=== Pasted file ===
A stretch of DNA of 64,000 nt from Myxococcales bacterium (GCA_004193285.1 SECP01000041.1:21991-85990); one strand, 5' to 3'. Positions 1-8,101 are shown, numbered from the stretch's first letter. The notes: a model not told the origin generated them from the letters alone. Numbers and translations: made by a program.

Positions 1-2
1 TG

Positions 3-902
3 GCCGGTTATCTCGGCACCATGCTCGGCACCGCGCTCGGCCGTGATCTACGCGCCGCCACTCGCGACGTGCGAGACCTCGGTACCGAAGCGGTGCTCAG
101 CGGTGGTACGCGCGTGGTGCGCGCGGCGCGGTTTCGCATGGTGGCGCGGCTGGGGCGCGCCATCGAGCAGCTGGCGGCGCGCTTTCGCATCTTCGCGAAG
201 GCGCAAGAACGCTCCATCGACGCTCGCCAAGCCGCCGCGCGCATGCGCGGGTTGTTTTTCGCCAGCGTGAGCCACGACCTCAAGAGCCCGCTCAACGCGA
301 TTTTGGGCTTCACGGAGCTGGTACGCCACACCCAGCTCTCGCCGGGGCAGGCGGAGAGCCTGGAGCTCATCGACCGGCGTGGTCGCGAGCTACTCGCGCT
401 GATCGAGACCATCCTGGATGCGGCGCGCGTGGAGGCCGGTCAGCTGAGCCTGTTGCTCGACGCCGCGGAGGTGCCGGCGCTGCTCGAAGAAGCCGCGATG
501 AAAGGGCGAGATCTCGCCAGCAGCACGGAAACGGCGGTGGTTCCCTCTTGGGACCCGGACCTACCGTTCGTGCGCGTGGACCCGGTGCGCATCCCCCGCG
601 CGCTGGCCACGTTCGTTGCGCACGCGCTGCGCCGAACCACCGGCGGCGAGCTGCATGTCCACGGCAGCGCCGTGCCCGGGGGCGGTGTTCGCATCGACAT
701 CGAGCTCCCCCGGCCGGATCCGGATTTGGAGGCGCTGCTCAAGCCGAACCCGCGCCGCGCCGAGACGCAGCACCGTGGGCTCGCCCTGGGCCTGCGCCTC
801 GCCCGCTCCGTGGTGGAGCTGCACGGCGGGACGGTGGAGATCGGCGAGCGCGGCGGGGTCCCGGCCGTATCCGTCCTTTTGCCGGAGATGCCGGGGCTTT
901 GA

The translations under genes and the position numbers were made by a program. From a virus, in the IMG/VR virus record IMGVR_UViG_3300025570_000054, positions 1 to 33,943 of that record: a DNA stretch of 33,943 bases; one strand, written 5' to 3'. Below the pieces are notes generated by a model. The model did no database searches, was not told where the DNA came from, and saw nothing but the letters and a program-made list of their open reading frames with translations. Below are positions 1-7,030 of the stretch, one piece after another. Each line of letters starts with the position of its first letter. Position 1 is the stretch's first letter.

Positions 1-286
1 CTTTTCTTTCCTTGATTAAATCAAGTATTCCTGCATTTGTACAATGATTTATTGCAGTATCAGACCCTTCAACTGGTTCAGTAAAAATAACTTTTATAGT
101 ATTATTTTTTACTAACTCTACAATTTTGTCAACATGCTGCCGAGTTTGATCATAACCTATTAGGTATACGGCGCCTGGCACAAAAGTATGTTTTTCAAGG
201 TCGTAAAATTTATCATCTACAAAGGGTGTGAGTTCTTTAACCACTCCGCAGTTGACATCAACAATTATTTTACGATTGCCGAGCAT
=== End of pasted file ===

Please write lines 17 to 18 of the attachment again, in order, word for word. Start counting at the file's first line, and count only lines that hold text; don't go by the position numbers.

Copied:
1 CTTTTCTTTCCTTGATTAAATCAAGTATTCCTGCATTTGTACAATGATTTATTGCAGTATCAGACCCTTCAACTGGTTCAGTAAAAATAACTTTTATAGT
101 ATTATTTTTTACTAACTCTACAATTTTGTCAACATGCTGCCGAGTTTGATCATAACCTATTAGGTATACGGCGCCTGGCACAAAAGTATGTTTTTCAAGG